Amnesty Int’l asks Aquino to call off plan to send militias to mining sites
DAVAO CITY—An international human rights group has asked President Aquino to call off a plan to deploy government militias to augment the private security forces of mining companies facing possible attacks by communist rebels.
“The military cannot ensure proper discipline and accountability for the militias and paramilitary groups, creating an environment conducive to human rights violations,” the Amnesty International (AI) said in a statement released on Friday.
“Mr. Aquino’s decision to deploy militias compounds this problem,” it added.
On Wednesday, the President approved a military proposal to have government militias beef up the security of mining sites. The suggestion was an offshoot of a recent attack carried out by communist New People’s Army guerrillas on three minerals extraction firms in Claver, Surigao del Sur.
In December last year, Seneral Gregorio Honasan came up with a similar proposal after communist rebels announced their policy of punishing logging and mining firms causing massive environmental destruction.
Because of the threat, several large firms reportedly threatened to pull out of the country, bringing worries to a government which has banked on mining to stir economic development.
As it proposed, the Armed Forces will train the militias at the expense of requesting mining companies. The firms will also shoulder the paramilitary troops’ monthly pay.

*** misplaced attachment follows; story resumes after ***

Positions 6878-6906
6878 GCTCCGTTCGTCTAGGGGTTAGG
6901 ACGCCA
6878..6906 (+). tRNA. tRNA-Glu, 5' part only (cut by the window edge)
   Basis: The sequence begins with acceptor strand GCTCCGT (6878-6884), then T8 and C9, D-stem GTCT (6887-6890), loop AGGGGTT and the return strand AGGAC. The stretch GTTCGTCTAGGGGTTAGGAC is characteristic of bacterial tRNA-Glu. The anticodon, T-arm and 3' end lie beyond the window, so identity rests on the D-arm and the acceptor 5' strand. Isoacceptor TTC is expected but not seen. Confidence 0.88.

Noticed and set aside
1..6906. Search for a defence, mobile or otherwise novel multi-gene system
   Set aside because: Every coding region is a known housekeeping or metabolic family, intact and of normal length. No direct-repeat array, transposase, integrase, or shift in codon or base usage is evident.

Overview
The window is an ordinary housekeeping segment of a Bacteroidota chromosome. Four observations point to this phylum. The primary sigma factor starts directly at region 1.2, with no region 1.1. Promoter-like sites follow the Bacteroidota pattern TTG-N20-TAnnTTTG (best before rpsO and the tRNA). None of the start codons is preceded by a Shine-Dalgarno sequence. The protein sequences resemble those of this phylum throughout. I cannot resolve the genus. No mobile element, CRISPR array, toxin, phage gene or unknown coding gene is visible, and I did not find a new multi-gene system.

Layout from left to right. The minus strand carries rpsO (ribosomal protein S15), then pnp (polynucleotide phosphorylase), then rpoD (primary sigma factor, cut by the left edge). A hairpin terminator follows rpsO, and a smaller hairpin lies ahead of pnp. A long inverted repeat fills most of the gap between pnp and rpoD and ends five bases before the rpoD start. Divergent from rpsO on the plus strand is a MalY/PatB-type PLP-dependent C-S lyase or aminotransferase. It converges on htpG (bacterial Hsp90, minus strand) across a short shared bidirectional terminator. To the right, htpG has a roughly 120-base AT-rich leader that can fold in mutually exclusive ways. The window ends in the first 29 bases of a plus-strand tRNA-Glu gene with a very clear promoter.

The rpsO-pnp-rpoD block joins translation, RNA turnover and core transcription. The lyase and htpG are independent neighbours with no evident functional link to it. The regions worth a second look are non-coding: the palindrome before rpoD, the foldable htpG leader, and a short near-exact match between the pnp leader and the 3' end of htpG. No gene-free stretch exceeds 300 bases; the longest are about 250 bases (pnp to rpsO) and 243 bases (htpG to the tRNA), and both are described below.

The AI noted that the government militias “have a long record of human rights violations in the Philippines.” The Commission on Human Rights (CHR) have found the groups to be responsible for arbitrary detention, torture and harassment of community leaders.
The human rights watchdog also cited a United Nations report that said the deployment of militias in remote areas where mining sites operate put at risk the indigenous peoples’ communities.
It reminded government that it would remain responsible for human rights violations committed by the militias even if these are securing mining companies.
Kerlan Fanagel, regional coordinator of the indigenous group Kalumaran, said he was not surprised by the military’s moves to organize the special civilian active auxiliaries (SCAA) as part of the Investment Defense Force even during the time of then President Gloria Macapagal-Arroyo.
He said the SCAA was used not only to protect mining firms but also to fight insurgents. But the paramilitary forces ended up targeting civilians and lumad leaders who oppose the entry of mining, he said.
“The history of paramilitary groups, for whatever purpose they’re set up whether to protect mining firms or to fight the insurgents, always results in human rights violations of civilians, particularly the lumad,” said Genasquez Enriquez, secretary general of the indigenous group Kasalo in Agusan del Norte and Surigao del Norte. Reports from Ryan D. Rosauro and Germelina Lacorte, Inquirer Mindanao
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